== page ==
• Writing a poem or story–You can let your kids come up with ideas on their own, or give them a story starter or just a title that they can expand on. 
  • Create a Diorama–With just a shoebox and some craft materials, kids can create a favorite scene they might remember from a book or movie. Or, they could create a scene that goes with the book or poem they are writing!
  • Giant Marble Run–This is so fun, but it can be a bit expensive. Buy a bunch of pool noodles, cut them in half lengthwise, and using duct tape, tape the ends together build the largest marble run you can build. It is amazing the amount of time and group planning this takes. It’s awesome!
  • Build–Use some boxes and have the kids build a fort, castle, a robot costume, or whatever they want to build! Just give them a go at it and see what they come up with!
  • Aluminum Foil Boats–If you have a few kids hanging around, have them participate in a contest with only aluminum foil. Which individual, or team, can make the most waterproof and strong boat when holding rocks? All you need is some aluminum foil (the same amount for each team), a bucket of water, and a few rocks to determine the winner.
  • CD Ornaments–If you have any old compact discs lying around, have students decorate them with puffy paints. You can add a ribbon with a hot glue gun if you want to hang it up.
  • Dominos–How long of a domino train can you make?
  • Legos–Don’t forget about the always popular legos to build with!
  • Construction paper, Markers, Crayons, Paper plates & Coffee filters (for crafts)–Sometimes the most creative things come from the simplest materials.
  • DIY Foam Paint–With just shaving cream, glue, and food coloring, you can make your own foam paint. Have your kids design their art, and then simply follow their design with the paint.  To make the paint, mix the ingredients together in a ziplock bag and cut off the corner of the bag when they are ready to use it! Let it dry overnight to solidify the design.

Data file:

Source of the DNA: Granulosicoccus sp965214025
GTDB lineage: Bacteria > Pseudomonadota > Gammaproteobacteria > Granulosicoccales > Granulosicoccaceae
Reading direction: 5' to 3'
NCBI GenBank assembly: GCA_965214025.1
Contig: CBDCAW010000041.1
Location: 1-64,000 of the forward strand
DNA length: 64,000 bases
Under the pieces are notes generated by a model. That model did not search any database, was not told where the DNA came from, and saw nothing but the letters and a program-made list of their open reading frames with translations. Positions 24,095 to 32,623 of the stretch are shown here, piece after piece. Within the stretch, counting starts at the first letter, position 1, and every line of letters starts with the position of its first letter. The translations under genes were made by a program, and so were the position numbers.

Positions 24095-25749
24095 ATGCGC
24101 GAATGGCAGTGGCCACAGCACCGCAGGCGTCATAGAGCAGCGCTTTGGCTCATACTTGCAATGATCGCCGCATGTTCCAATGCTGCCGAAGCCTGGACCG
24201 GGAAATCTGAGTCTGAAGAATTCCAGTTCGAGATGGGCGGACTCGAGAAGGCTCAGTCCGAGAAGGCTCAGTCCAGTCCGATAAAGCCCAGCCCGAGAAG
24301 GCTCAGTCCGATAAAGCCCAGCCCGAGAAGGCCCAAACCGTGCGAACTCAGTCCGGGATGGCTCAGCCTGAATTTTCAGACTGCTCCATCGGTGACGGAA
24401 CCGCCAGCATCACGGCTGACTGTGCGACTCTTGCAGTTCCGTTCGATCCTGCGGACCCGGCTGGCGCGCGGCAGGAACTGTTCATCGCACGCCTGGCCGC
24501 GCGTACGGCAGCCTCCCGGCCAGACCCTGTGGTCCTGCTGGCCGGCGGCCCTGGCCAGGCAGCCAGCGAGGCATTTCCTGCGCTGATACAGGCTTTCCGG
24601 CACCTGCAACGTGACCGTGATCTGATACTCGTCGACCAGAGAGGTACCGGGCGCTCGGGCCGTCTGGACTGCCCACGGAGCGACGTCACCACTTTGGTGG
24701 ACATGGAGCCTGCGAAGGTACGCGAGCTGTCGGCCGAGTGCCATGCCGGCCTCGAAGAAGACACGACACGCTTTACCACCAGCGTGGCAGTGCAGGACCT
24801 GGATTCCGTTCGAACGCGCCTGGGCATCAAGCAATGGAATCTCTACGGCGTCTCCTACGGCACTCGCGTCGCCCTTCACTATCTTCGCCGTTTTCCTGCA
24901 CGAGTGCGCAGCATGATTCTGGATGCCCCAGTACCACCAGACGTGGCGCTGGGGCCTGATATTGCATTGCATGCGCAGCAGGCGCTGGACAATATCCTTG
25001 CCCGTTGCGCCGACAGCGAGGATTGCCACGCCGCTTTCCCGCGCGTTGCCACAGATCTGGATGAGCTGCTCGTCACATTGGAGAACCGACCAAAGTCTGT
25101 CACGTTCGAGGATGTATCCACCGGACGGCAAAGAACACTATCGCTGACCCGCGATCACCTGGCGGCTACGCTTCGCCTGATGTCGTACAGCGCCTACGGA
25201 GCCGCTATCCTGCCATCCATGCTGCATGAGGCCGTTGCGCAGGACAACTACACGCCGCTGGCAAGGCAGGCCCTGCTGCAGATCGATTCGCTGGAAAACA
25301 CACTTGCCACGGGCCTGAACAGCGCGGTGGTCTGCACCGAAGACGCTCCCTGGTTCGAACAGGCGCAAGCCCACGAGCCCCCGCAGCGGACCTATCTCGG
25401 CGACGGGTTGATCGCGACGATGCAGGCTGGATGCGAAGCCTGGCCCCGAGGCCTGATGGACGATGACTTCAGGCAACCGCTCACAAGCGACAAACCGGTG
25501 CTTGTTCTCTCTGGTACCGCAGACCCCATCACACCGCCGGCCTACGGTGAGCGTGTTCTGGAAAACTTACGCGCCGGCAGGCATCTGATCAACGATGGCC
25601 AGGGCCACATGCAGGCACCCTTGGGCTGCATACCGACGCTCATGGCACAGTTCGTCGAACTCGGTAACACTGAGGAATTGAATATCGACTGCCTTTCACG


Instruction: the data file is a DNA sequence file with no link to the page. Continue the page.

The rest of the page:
apps for kids

Educational Apps

Yes, I did mention that screen time should be limited, but there are some decent learning apps out there that won’t dull kids’ brains. Here are a few for children up to the age of 12. Make sure you have checked out the app yourself to make sure it’s appropriate for your child!

Books for Kids


It’s amazing how a good book can take you on so many adventures. Be sure to set aside a time that your kids will read. Have a few options available, no matter what the reading level. In fact, picture books are wonderful for all ages, not just little ones. Here are some of my favorite books that would suit all ages and carry wonderful messages as well:

  • The Giving Tree by Shel Silverstein
  • How Full is Your Bucket? (for Kids) by Tom Rath and Mary Reckmeyer
  • The Dot by Peter H. Reynolds
  • The Invisible Boy by Trudy Ludwig
  • A Sick Day for Amos McGee by Philip C. Stead
  • Each Kindness by Jacqueline Woodson

Another kind of book that has been overlooked in recent years is ‘Choose Your Own Adventure’ books. They are a wonderful way for kids to take ownership of the story they are reading. Readers can go back to the beginning and choose a different path for the next go-around.

Learning Ideas for Kids


Children may be off from school, but that doesn’t mean to stop learning! Check with your child’s teacher to see if there are any expectations that need to be completed first. With today’s technology, many schools are participating in ‘e-learning’ days to count for a school day (in case of weather, etc.). After that is completed, there are some other fun ways give kids’ brains a workout.


  • Make a number code. Number the words on the spelling list and then write a list of mixed-up to find and write the word. You can save a copy of this doc that I use for each spelling list. 
  • Write your child’s spelling list, but leave out letters for your child to fill in.
  • Scramble the letters of the words for your child to spell correctly.